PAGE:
Chuka Umunna, the Labour MP for Streatham, said:

“Absolutely fantastic to see such huge numbers at the People’s Vote March. The rally in Parliament Square starting shortly!”

The Prime Minister has yet to comment on the rally.

Prime Ministers Speaks to Business Leaders on Brexit

Theresa May, the Prime Minister, has met with 130 business leaders to put forwards her vision for Brexit. She discussed the progress which had been made in the negotiations and accepted that there were still numerous areas where agreement hadn’t been reached.

A spokesperson for the Prime Minister said:

“First, she recognised the importance of these discussions for businesses, their supply chains and clients. She outlined that the Government’s proposed future relationship with the EU would preserve the UK’s and EU’s frictionless access to each other’s markets for goods, protecting jobs and livelihoods on both sides.

She set out the significant progress that has been made on the Withdrawal Agreement and on our future relationship with the EU. She acknowledged that there were a few significant issues that were still outstanding, but said that the very real sense she had from leaders around the table at the Council was that they wanted to reach a deal as soon as possible this autumn.

Second, the Prime Minister spoke about the Northern Irish backstop, which is intended to guarantee that – in the unlikely event that there is a delay in bringing into effect our future relationship by the end of the implementation period at the end of December 2020 – there is no return to a hard border between Northern Ireland and Ireland. If required, this would therefore only be necessary for a temporary period to act as a bridge to the future relationship.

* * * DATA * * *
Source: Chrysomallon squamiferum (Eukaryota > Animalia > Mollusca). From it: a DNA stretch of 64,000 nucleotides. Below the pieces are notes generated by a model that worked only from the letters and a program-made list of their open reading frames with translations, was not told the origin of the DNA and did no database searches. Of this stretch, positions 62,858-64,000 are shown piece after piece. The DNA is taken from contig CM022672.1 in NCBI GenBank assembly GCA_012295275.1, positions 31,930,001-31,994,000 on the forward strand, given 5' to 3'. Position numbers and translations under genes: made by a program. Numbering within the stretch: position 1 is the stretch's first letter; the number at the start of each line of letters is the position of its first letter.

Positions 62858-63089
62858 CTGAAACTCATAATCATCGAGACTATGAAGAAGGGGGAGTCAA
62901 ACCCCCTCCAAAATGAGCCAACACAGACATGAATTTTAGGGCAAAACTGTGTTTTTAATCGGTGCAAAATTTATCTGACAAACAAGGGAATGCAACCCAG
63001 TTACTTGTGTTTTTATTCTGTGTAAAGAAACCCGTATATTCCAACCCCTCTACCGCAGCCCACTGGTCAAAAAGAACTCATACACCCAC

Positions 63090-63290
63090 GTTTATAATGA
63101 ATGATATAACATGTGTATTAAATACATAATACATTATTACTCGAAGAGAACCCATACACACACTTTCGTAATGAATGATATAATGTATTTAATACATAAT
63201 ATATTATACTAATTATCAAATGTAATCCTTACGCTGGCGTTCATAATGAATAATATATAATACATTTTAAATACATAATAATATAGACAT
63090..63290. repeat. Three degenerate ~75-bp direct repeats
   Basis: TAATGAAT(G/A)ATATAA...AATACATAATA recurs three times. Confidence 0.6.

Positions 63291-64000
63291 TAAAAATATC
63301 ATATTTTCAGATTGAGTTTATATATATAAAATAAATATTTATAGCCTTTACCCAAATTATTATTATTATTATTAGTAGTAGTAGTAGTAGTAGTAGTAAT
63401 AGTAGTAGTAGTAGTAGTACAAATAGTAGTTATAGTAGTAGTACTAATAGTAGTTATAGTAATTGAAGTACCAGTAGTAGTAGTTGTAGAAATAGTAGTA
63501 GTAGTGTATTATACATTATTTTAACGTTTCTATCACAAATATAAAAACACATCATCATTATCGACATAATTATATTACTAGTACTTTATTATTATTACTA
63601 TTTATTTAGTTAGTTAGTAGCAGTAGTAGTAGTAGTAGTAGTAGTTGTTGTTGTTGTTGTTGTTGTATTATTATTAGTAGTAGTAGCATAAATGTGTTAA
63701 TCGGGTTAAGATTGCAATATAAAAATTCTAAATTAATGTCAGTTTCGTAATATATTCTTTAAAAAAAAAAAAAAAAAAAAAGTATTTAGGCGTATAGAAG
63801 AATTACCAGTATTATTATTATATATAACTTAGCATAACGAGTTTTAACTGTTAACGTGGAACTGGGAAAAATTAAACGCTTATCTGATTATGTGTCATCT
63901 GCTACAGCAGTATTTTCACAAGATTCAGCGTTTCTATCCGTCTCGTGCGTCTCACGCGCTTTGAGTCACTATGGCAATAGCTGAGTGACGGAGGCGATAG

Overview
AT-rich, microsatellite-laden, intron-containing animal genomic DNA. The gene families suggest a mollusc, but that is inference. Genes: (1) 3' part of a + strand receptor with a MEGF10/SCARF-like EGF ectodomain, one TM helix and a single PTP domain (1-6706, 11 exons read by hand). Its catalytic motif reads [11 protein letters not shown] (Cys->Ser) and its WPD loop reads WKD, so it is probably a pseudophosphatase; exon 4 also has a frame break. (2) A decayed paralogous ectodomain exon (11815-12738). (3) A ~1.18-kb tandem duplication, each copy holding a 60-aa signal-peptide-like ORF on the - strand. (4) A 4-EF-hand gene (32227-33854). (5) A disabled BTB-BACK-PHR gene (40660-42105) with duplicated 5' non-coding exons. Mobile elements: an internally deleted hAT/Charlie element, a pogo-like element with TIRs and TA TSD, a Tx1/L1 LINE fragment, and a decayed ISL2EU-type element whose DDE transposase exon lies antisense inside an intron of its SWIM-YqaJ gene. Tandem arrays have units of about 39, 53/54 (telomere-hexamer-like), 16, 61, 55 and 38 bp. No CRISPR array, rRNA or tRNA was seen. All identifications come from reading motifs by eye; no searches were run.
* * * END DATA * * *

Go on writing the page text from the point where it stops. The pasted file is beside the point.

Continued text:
The Prime Minister explained that the UK could not accept the EU’s proposal which included an arrangement in which Northern Ireland could be kept in a separate customs territory to the rest of the UK. She advised that our proposal included a UK-wide joint customs territory with the EU for the duration of the backstop, which would protect the integrity of the UK and deliver on the commitment to avoid a hard border with Ireland. She emphasised that both sides wanted to have our future relationship in place by the end of December 2020 so that the backstop never needed to be used, but that the negotiating teams would work intensively on this to find a way forward.

Finally, she urged businesses not to lose sight of the prize – that of a smooth trading relationship with the EU alongside the ability to seek new opportunities and open up new markets with trading partners around the world.

The Prime Minister took questions from businesses and representative bodies (Centrica, EY, Diageo, Enterprise Nation, RBS, Federation of Small Businesses, ITV, Aston Martin, Barratt Developments and Tesco) on topics such as the importance of frictionless trade, the implementation period and opportunities for the future.